Hull Cook worked at the Boulderfield Shelter Cabin on Longs Peak during the summers of 1932, 1933, and 1934. These are his stories.
The Boulderfield Hotel, or shelter, or cabin, whatever you may call it, was constructed in 1926 and 1927 by the National Park Service, and was operated during its 10-year existence by the Colliers. The construction was not an easy task. Everything but the actual rock had to be laboriously packed in on horses or mules over a very rough and rocky six-mile trail at high altitude. I believe Jack Moomaw, an early park ranger and guide, supervised the construction of the trail across the Boulderfield to the hotel site, which enabled pack mules and horses to negotiate this jumble of rocks without suffering broken legs. The workmen stayed at Timberline Cabin, so a good part of their day was spent in hiking the three miles each way to and from Boulderfield.
Problems, of course, arose later, some of which were quite unexpected. For example, one would not expect a small, rugged granite building to be easily pulled apart. Yet a little of that happened each year. Cracks up to a half-inch in width in walls and floor would open up, necessitating a caulking job every spring. To account for this instability, I believe that there must be an underground, glacier-like ice flow that is constantly replenished by seepage from the Dove snowfield.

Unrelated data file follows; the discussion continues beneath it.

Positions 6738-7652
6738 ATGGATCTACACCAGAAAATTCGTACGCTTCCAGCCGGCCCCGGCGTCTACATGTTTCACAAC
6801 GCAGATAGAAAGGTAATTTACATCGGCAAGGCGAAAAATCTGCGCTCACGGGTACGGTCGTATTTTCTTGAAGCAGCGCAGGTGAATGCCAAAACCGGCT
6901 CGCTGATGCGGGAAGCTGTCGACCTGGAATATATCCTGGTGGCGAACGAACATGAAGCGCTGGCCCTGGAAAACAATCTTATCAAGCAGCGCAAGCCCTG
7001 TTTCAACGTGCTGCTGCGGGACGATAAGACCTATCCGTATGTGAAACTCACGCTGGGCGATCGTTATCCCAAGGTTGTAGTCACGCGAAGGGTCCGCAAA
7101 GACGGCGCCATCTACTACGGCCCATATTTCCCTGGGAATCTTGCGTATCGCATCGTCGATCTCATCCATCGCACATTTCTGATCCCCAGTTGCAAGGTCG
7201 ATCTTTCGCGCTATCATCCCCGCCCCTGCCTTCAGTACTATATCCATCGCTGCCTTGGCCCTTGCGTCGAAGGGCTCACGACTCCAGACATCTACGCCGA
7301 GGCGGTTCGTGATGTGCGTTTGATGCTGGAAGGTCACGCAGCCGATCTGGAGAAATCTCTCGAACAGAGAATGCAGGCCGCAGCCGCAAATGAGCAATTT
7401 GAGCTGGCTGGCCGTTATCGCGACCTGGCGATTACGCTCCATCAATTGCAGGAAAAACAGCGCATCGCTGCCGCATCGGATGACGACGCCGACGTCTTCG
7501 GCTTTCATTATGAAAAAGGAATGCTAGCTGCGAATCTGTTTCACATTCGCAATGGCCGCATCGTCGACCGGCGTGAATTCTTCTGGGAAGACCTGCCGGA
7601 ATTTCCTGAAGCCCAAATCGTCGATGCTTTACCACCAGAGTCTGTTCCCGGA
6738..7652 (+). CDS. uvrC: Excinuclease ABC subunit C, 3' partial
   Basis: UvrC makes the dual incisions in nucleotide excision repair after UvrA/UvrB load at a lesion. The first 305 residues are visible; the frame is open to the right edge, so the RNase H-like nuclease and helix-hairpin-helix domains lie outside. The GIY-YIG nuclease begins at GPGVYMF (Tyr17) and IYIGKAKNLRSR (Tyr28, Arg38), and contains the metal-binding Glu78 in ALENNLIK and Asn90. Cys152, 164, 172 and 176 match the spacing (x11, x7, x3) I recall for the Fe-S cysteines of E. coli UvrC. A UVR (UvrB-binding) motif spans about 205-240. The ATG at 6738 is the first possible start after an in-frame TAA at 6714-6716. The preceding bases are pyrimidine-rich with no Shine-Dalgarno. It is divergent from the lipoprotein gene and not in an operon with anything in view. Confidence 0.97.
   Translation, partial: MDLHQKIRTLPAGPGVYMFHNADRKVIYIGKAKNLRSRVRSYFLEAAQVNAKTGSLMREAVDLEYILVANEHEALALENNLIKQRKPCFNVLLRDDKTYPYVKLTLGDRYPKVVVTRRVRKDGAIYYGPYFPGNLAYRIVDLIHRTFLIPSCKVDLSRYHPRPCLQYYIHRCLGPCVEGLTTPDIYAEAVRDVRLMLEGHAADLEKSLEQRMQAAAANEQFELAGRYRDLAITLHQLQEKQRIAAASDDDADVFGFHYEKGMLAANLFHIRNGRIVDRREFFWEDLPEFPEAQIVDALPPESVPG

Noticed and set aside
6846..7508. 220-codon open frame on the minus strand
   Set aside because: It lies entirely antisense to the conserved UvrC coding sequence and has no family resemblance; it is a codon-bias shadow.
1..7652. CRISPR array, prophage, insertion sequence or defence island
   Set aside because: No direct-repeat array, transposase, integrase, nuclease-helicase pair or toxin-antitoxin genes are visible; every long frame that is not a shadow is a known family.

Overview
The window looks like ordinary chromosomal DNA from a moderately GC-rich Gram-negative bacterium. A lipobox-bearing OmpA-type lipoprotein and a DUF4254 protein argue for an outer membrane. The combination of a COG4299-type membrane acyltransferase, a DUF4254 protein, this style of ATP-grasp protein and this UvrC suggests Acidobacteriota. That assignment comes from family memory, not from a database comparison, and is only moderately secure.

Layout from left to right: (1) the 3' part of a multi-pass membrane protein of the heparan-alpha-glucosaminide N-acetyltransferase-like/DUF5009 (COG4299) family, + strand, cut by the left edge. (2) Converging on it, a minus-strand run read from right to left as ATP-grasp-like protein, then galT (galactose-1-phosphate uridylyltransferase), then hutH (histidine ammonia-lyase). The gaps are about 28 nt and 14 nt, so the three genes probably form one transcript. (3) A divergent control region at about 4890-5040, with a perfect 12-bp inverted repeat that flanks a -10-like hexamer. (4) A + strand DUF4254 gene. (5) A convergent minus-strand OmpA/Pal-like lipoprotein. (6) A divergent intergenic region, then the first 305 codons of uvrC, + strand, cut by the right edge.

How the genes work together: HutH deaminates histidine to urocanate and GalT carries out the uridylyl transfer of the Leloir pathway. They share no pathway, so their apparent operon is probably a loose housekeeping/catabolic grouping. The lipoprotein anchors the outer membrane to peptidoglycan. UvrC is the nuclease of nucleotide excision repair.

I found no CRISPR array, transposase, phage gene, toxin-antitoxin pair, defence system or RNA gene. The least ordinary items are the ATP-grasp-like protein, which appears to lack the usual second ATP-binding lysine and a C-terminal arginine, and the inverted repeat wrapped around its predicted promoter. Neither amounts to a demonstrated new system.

Wind was another problem, its effects having been underestimated. The first winter was educational. The whole roof went off, smashed, dismembered, and scattered for miles. The cabin became a large solid block of hard-packed snow enclosed in granite walls, a rather discouraging spring discovery. To avoid a repetition of this disaster, the new roof was reinforced with small logs laid horizontally on the gabled roof, and held down with a row of head-sized boulders above each log. … Continue Reading